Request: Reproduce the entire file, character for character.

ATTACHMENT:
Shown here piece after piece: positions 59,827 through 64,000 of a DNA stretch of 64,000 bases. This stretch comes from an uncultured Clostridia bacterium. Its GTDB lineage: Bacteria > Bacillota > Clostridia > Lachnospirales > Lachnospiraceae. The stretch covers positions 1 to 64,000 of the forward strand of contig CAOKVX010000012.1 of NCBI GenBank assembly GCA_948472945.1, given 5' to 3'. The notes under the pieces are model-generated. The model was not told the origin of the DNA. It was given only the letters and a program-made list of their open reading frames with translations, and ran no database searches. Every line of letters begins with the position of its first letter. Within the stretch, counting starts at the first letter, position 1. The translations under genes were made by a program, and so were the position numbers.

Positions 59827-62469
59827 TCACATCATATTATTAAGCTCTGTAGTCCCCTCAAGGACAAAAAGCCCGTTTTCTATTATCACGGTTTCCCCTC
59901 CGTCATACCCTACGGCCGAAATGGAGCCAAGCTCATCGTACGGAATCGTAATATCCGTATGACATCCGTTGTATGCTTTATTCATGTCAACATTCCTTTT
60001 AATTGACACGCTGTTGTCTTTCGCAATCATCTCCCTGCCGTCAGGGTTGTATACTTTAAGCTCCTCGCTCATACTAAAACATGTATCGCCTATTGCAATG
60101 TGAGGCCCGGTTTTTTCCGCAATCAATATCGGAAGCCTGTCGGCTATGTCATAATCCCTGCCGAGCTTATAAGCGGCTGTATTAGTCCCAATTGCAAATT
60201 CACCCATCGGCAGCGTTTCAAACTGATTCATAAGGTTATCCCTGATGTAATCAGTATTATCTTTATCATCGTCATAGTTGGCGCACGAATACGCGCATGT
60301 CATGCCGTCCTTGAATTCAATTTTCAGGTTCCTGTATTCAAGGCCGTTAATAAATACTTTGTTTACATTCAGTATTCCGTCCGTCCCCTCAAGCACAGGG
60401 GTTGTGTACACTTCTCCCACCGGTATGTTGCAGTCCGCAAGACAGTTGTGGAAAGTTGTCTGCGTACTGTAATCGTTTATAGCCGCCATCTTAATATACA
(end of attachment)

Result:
Shown here piece after piece: positions 59,827 through 64,000 of a DNA stretch of 64,000 bases. This stretch comes from an uncultured Clostridia bacterium. Its GTDB lineage: Bacteria > Bacillota > Clostridia > Lachnospirales > Lachnospiraceae. The stretch covers positions 1 to 64,000 of the forward strand of contig CAOKVX010000012.1 of NCBI GenBank assembly GCA_948472945.1, given 5' to 3'. The notes under the pieces are model-generated. The model was not told the origin of the DNA. It was given only the letters and a program-made list of their open reading frames with translations, and ran no database searches. Every line of letters begins with the position of its first letter. Within the stretch, counting starts at the first letter, position 1. The translations under genes were made by a program, and so were the position numbers.

Positions 59827-62469
59827 TCACATCATATTATTAAGCTCTGTAGTCCCCTCAAGGACAAAAAGCCCGTTTTCTATTATCACGGTTTCCCCTC
59901 CGTCATACCCTACGGCCGAAATGGAGCCAAGCTCATCGTACGGAATCGTAATATCCGTATGACATCCGTTGTATGCTTTATTCATGTCAACATTCCTTTT
60001 AATTGACACGCTGTTGTCTTTCGCAATCATCTCCCTGCCGTCAGGGTTGTATACTTTAAGCTCCTCGCTCATACTAAAACATGTATCGCCTATTGCAATG
60101 TGAGGCCCGGTTTTTTCCGCAATCAATATCGGAAGCCTGTCGGCTATGTCATAATCCCTGCCGAGCTTATAAGCGGCTGTATTAGTCCCAATTGCAAATT
60201 CACCCATCGGCAGCGTTTCAAACTGATTCATAAGGTTATCCCTGATGTAATCAGTATTATCTTTATCATCGTCATAGTTGGCGCACGAATACGCGCATGT
60301 CATGCCGTCCTTGAATTCAATTTTCAGGTTCCTGTATTCAAGGCCGTTAATAAATACTTTGTTTACATTCAGTATTCCGTCCGTCCCCTCAAGCACAGGG
60401 GTTGTGTACACTTCTCCCACCGGTATGTTGCAGTCCGCAAGACAGTTGTGGAAAGTTGTCTGCGTACTGTAATCGTTTATAGCCGCCATCTTAATATACA